of the component with (0.5-1.5%) responsible for dyeing. It
also contains tannic acid, mucilage, gallic acid and mannite
(Kelmanson et al., 2000). The antimicrobial effect of henna
may be according to numerous free hydroxyls which are able
to combine with the bacterial cell wall structures including
carbohydrates and proteins as suggested by Harborne and
Baxter (1995) and they attributed that to their attachment to
enzyme site rendering them inactive.
Results of the present study showed that pomegranate peel
extract was effective against tested bacteria. In particular,
among plants, Punica granatum used in traditional medicine,
is known for its pharmacological properties that have been
evaluated due to antiparasitic, antibacterial, antifungal,
antiproliferative, apoptotic, and anticancer effects (Jurenka,
2008). Literature data reported that extracts of Punica
granatum peel in different concentrations were effective
against different bacterial species such as S. aureus, E.
coli, Salmonella enterica, Shigella sonnei, Enterococcus
faecalis, and Bacillus subtilis (Pagliarulo et al., 2016;
Subramaniam et al, 2012; Rosas-Burgos et al, 2017 and Dey
et al, 2015). Pomegranate beverage contains several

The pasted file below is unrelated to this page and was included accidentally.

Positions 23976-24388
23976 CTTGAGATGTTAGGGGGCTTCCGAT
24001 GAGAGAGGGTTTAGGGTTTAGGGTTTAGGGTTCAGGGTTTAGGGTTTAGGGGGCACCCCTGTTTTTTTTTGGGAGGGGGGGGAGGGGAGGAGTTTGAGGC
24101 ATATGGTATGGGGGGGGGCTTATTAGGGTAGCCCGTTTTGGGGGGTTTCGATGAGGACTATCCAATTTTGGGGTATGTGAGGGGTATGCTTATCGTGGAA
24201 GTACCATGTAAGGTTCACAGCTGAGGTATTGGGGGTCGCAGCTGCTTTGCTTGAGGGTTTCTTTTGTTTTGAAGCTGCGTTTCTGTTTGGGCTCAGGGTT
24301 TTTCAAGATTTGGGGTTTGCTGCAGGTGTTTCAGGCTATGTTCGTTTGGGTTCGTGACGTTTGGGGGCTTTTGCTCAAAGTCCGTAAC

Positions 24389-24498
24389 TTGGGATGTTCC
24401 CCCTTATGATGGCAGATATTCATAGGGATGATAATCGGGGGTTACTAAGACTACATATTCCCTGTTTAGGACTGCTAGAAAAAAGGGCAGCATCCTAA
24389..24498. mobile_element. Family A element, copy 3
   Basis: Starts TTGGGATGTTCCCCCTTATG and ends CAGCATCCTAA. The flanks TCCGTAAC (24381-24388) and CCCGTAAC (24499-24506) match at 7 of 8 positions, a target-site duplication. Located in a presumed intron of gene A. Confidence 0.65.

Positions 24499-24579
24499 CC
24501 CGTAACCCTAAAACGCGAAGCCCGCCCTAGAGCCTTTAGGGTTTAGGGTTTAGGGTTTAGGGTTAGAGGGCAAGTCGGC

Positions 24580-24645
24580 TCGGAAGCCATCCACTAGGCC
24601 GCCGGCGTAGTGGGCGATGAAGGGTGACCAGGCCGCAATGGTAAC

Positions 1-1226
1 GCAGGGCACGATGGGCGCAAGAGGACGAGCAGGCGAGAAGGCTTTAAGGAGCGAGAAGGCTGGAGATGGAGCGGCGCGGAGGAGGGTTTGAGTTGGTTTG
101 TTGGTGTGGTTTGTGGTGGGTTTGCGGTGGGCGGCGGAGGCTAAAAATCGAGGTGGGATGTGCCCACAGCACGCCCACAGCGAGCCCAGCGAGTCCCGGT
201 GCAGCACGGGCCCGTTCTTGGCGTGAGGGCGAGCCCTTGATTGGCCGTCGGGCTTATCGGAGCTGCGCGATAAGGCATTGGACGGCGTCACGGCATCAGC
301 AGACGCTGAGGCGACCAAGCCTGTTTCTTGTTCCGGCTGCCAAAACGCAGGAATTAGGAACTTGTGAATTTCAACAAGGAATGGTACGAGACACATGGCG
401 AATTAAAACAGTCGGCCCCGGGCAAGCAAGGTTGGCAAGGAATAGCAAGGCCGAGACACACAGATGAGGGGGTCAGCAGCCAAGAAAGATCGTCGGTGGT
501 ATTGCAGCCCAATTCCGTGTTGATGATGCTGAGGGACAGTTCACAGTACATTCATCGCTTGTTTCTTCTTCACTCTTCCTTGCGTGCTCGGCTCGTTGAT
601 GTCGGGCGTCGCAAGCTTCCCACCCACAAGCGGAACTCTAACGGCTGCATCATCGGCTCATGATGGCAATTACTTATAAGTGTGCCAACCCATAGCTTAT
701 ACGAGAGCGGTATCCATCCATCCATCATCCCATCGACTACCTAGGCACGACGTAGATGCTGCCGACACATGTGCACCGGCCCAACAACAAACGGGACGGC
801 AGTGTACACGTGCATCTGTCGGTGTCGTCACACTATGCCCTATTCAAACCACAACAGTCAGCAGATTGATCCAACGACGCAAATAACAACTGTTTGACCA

compounds that are responsible for the antimicrobial activity,
depending on their abundance such as tannins which are
considered to be toxic to microorganisms (Viuda-Martos et
al., 2010). Their hydrophilic site cooperates with the polar
region of the bacterial cell membrane, while the hydrophobic
site is immersed in the non-polar region of the bacterial
membrane, this affects transporting of substances into the cell
(Cristani et al., 2007). Likewise, Naz et al. (2007) suggested
a phenolic toxicity through reactions with sulfhydryl groups
or through more non-specific interactions with proteins
leading to loss of function.
Sometimes the use of antibiotic alone does not give the
desired inhibitory effects, this can be defeated by a
combination of drugs which appears their synergistic effect,
and this is more significant than their effects alone (Kamatou
et al, 2006). Synergism is defined as a positive interaction
created when two agents are combined and together they
exert an inhibitory effect (on the targeted organisms) that is
greater than the sum of their individual effects (Levinson and
Jawetz, 2002). Consequently, mixing plant extracts with